Process syntax

Defining a process

A process is defined with some text following a specific syntax. For example:

require-uploads
then require-valid
then save
then success-message("save-success")
recover error-message("database-error")

This follows a DSL (domain-specific language) described in more details below. The process DSL supports:

Exposing a process

You expose a process with a property (typically in properties-local.xml) starting with oxf.fr.detail.process. For example:

<property as="xs:string" name="oxf.fr.detail.process.save-final.*.*">
    require-uploads
    then require-valid
    then save
    then success-message("save-success")
    recover error-message("database-error")
</property>

The name of the process immediately follows the property prefix, here save-final.

The wildcards, as usual with Form Runner, can specify a form's application and form names. Here, the process is available to all forms in all apps because of the *.* wildcard.

Simple actions

Actions without parameters

Some actions, such as the email action, don't have or don't require any parameters. You just write the name of the action:

<property as="xs:string" name="oxf.fr.detail.process.email-my-form.*.*">. 
    email
</property>

Sending emails is configured with properties. To send a form my_app/my_form to an email address form-recipient@example.org using for instance the SMTP server smtp.example.org you can add the following properties to properties-local.xml:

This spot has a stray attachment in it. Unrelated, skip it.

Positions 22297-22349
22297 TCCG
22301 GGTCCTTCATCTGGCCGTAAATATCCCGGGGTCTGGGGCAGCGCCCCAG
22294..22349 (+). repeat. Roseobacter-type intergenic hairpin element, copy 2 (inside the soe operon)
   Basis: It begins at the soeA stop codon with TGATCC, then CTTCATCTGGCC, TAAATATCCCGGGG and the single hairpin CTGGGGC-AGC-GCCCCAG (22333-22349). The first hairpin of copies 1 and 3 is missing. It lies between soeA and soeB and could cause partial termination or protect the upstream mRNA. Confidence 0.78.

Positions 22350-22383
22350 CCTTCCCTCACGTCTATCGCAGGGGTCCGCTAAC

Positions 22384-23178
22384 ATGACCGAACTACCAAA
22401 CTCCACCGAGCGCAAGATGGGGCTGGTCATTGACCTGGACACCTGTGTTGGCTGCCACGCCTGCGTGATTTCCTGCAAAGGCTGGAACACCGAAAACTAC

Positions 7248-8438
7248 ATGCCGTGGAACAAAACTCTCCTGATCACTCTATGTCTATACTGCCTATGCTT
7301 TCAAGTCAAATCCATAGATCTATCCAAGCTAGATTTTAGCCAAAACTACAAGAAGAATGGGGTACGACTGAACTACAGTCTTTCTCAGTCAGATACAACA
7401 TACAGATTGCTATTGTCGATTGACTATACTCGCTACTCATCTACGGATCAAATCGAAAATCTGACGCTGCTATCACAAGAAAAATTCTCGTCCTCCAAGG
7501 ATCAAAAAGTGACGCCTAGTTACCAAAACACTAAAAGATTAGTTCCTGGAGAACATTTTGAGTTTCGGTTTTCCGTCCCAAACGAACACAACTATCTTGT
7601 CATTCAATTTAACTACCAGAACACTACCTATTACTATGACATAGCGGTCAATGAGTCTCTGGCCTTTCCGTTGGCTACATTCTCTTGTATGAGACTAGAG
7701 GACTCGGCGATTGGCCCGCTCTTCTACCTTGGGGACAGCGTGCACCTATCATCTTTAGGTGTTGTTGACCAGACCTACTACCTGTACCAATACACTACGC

<property as="xs:string"  
    name="oxf.fr.email.smtp.host.my_app.my_form"          
    value="smtp.example.org"/>
<property as="xs:string"  
    name="oxf.fr.email.from.my_app.my_form"               
    value="noreply@example.org"/>
<property as="xs:string"  
    name="oxf.fr.email.to.my_app.my_form"                 
    value="form-recipient@example.org"/>
<property as="xs:string"  
    name="oxf.fr.email.smtp.username.my_app.my_form"      
    value="user@example.org"/>
<property as="xs:string"  
    name="oxf.fr.email.smtp.credentials.my_app.my_form"   
    value="******"/> <!-- replace with the password to access the SMTP server-->

Actions with parameters

[SINCE Orbeon Forms 4.4]

In Orbeon Forms 4.2 and 4.3, actions support only an anonymous default parameter. With 4.4, actions support named parameters in addition to an anonymous default parameter:

send(
    uri      = "http://acme.org/orbeon",
    annotate = "error warning",
    replace  = "all"
)

Combining actions

Running a single action might be useful, but it is much more useful to combine actions. This means that you must be able to:

  • specify which actions to run and in which order
  • decide what to do when they succeed or fail
  • decide how to associate them with buttons

For this purpose, the following combinators are defined:

  • then: used to specify that the following sequence of actions must run if the current action succeeds.
  • recover: used to specify that the following individual action must run if the current action fails. Once the following action has run, processing continues successfully.

With actions and combinators, the syntax becomes:

  • The process must start with an action or a sub-process.
  • The process must also end with an action or a sub-process.